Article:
Managing Pregnancy and Delivery in Women with Sexual Pain Disorders (CME)


Talli Y. Rosenbaum, MSc, Department of Physical and Sexual Therapy, Inner Stability, Ltd., Hatziporen 10 bet, Bet Shemesh 99591, Israel. Tel: 972 2 999 2936; Fax: 972 2 999 2935; E-mail:


Introduction.  Vaginismus and dyspareunia most commonly affect women in their childbearing years, yet sexual function, and not childbirth, has been the focus of most research.

Aim.  The aim of this study is to discuss pregnancy and birth outcomes in women with sexual pain disorders (SPDs) and address practical concerns of patients and practitioners regarding management during pregnancy, pelvic examination, labor, and delivery.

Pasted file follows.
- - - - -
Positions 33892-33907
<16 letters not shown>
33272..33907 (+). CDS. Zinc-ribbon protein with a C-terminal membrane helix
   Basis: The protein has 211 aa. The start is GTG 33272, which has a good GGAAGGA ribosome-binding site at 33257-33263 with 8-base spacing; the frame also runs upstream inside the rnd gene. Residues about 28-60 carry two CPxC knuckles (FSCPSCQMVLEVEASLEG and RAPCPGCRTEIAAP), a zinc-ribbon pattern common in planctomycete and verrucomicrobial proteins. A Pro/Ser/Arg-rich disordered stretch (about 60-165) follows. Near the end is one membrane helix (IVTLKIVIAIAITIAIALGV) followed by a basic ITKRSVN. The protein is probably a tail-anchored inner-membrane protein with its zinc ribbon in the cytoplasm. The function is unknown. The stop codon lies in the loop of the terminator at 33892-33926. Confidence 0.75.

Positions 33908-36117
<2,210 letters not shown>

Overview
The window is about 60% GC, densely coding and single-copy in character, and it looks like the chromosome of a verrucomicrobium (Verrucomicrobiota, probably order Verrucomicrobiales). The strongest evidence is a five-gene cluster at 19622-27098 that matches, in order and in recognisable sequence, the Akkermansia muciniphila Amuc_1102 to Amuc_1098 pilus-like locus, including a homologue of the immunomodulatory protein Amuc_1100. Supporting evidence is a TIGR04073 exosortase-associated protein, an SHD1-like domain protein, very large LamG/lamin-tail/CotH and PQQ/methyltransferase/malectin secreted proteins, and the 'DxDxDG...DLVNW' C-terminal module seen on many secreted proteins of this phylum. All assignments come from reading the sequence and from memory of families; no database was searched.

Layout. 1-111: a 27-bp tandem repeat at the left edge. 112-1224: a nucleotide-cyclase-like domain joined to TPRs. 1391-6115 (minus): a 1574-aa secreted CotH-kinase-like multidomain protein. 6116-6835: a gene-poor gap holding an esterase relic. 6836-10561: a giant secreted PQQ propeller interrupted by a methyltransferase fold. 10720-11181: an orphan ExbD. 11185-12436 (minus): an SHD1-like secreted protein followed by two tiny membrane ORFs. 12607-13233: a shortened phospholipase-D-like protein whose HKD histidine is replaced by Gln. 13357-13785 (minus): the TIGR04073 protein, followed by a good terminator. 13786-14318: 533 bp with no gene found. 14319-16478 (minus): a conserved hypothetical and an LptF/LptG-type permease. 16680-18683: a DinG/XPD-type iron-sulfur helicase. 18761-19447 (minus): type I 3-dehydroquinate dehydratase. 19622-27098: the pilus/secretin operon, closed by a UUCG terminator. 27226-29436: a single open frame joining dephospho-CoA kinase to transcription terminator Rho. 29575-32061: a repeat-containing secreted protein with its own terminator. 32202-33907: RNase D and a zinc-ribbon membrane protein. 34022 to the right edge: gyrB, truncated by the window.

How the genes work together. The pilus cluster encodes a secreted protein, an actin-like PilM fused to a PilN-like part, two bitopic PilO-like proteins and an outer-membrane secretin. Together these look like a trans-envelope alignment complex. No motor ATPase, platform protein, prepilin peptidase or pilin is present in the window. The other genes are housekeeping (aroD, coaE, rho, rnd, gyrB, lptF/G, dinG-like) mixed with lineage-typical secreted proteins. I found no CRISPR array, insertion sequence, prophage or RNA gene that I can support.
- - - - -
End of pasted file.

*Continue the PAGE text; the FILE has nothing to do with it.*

Methods.  Review of the relevant literature and recommendations based on clinical expertise of the authors.

Results.  A review of SPD, conception, and birth outcomes is provided as well as clinical recommendations for prenatal, labor, and delivery management of women with SPD.

Conclusions.  Practitioners involved in obstetrical care should be knowledgeable about SPD and provide appropriate modifications and interventions. Rosenbaum TY and Padoa A. Managing pregnancy and delivery in women with sexual pain disorders. J Sex Med 2012;9:1726–1735.